It’s clear that local and international collectors see more in Novela’s work than his extraordinary technique and love for his subject – they see Novela as a good investment.

In the last five years, gallery owners have upped the price of a canvas from a modest R350 to a set rate of R7000. Normally, it’s difficult to put a price on art because the value is not quantitative; it lies in what you, as the public, are prepared to pay. But some art does become a valuable commodity when the demand for it exceeds the supply. And that is what an investment collector looks for – art that will increase in value, that’s why this artist has caught the interest of collectors.

First, the works are special and have integrity and, second, a Novela canvas is fast increasing in value. As a relatively recent discovery, his true worth has yet to be established, so he is considered a good investment opportunity. No doubt his New York will increase his bankability even more.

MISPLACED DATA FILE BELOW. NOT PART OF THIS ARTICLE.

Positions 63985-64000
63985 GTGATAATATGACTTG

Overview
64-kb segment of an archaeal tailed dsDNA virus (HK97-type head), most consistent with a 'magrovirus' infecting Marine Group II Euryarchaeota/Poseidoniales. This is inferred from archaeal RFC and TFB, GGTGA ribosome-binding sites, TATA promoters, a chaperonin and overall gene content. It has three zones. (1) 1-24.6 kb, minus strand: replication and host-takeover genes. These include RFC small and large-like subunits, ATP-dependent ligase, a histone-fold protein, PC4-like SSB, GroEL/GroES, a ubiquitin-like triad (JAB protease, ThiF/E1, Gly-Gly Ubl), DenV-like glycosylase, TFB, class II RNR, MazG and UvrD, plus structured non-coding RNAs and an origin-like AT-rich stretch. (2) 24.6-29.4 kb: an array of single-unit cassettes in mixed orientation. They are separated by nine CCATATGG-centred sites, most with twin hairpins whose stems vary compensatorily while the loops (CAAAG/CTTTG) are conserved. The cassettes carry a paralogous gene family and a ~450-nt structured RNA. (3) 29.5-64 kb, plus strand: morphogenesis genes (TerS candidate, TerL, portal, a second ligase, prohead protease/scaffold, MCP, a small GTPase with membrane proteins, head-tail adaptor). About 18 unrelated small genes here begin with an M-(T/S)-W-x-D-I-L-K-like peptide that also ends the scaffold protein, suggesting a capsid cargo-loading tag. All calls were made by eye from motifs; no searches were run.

But what of the man who is painting what one critic referred to as ‘sophisticated and beautiful pieces of African narrative’?
Well, first and foremost, Daniel is a practical man. Asked how he chooses his canvases, he says simply, “They must fit in the boot of my car”. He is also a compulsively creative man who can’t make it through the day without painting.

His refined landscapes are infiltrating galleries and private collections as his special brand of African Impressionism becomes better known. His success is the result of years of hardship in an almost stereotypical story of an artist who would not let go of his dream.
“I was born in Makado but my Mozambican father took the family back to his home in Gaza as National Party politics grew increasingly sinister. I remember so well the wide-open spaces of northern Mozambique, the miles and miles of ploughed land, the farms. There was such a strong sense of community. People knew you, knew your family. There was a sense of belonging. It was an idyllic childhood, the happiest days of my life, and I returned there with every painting.